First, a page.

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Via Crucis - L'Osservatore Romano

Sister Eugenia Is Writing the Meditations for Pope’s Way of the Cross at the Colosseum on Good Friday

‘The Suffering of Numerous Persons, Victims of Trafficking’

Pope Francis entrusted the writing of this year’s meditations of the Way of the Cross at the Colosseum to Sister Eugenia Bonetti. The event will be broadcast on Vatican Media television on Friday, April 19, 20019.

The 80-year-old Italian Sister is known for her commitment against modern slaveries, especially the slavery of women exploited sexually. In 2007 she was awarded the International Prize “Woman of Courage,” and in 2013 the “European Citizenship” Prize, for her “commitment against the trafficking of human beings.” Official statistics put at 30 million the number of slaves in the world.

A former missionary in Africa for 25 years, in 2012 together with other religious and laywomen, Sister Eugenia created the “Slaves No More!” Association, “to combat today’s slavery and to offer [victims] the opportunity to return to their countries with dignity and to begin a new life, thanks to an endeavour of reinsertion, assistance and financial aid.”

On Friday, April 5, 2019, Alessandro Gisotti, Director of the Holy See Press Office, said that “this year Pope Francis decided to entrust the preparation of the texts of Good Friday’s Way of the Cross to Sister Eugenia Bonetti, missionary of the Consolata Order and President of the “Slaves No More!” Association.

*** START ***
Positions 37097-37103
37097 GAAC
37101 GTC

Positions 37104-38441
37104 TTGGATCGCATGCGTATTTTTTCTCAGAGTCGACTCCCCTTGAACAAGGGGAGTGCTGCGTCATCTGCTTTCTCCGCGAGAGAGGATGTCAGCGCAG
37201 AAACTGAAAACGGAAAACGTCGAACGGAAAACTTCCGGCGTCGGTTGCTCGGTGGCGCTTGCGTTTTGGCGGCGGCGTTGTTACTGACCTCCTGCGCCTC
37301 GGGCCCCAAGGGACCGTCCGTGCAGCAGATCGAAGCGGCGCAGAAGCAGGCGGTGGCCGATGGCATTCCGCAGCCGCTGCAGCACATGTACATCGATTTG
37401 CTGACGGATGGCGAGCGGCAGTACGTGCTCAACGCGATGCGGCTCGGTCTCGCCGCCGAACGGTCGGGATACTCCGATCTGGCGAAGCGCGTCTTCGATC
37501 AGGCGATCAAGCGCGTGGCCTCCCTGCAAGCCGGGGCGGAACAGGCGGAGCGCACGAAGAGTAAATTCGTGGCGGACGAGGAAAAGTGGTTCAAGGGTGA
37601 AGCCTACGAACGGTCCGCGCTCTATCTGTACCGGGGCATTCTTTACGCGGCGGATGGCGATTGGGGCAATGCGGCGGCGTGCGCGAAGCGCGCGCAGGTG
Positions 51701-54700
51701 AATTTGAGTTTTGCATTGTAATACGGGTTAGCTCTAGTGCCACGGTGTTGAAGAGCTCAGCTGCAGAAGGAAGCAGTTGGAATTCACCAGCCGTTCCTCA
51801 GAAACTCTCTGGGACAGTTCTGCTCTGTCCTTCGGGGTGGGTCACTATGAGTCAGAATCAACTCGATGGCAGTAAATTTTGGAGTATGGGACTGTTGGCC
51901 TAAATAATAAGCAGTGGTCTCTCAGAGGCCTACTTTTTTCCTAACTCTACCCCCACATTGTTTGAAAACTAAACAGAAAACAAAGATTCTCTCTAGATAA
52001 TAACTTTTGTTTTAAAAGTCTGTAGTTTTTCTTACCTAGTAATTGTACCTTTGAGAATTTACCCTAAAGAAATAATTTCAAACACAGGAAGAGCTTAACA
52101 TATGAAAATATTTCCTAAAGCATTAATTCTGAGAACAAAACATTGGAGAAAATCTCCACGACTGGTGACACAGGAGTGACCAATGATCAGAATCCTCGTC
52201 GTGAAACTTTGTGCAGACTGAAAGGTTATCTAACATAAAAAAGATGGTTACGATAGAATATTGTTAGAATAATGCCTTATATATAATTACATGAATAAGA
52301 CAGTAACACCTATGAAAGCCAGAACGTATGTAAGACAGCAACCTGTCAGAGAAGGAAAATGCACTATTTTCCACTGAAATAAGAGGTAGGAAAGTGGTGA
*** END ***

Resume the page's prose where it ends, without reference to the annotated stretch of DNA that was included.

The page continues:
“At the center of the meditations is the suffering of numerous persons victims of the trafficking of human beings,” added the Director.

Sister Eugenia Bonetti has been involved in this struggle since November 2, 1993 — date of her first meeting with a victim of trafficking — first at Turin, then at Rome since the year 2000.

In an interview with Zenit some time ago, she confided: “No one can and must not feel him/herself foreign or indifferent in face of so much suffering, so much exploitation and the destruction of innocent persons and without defense.”

Sister Eugenia sees in this fight the fulfilment of the vocation of the consecrated. “Our hope is to be able to create a network, to work together to come to the aid of all those persons, treated as slaves, who still wait to be released from their chains. It’s only in this way that our religious and missionary life will be able to express fully its prophetic role in today’s world.”

She told Vatican Radio that among the forms of slavery “the most terrible is the sexual slavery of women and young children, but also slavery for work, that of begging, of organs, of child soldiers.”

She talked about accompanied repatriation of persons snatched from trafficking. “We carry out these repatriations assisted through a project of social re-integration and work, in collaboration with USMI and Italian Caritas, and thanks to funds we receive from the Italian Episcopal Conference.”

For Sister Eugenia, “It’s truly the clients that promote, feed and support prostitution.” She appeals to work in order to “re-appropriate a culture of respect, of dignity, of relationship, “ to “give back to these persons dignity, freedom, identity and equality.”

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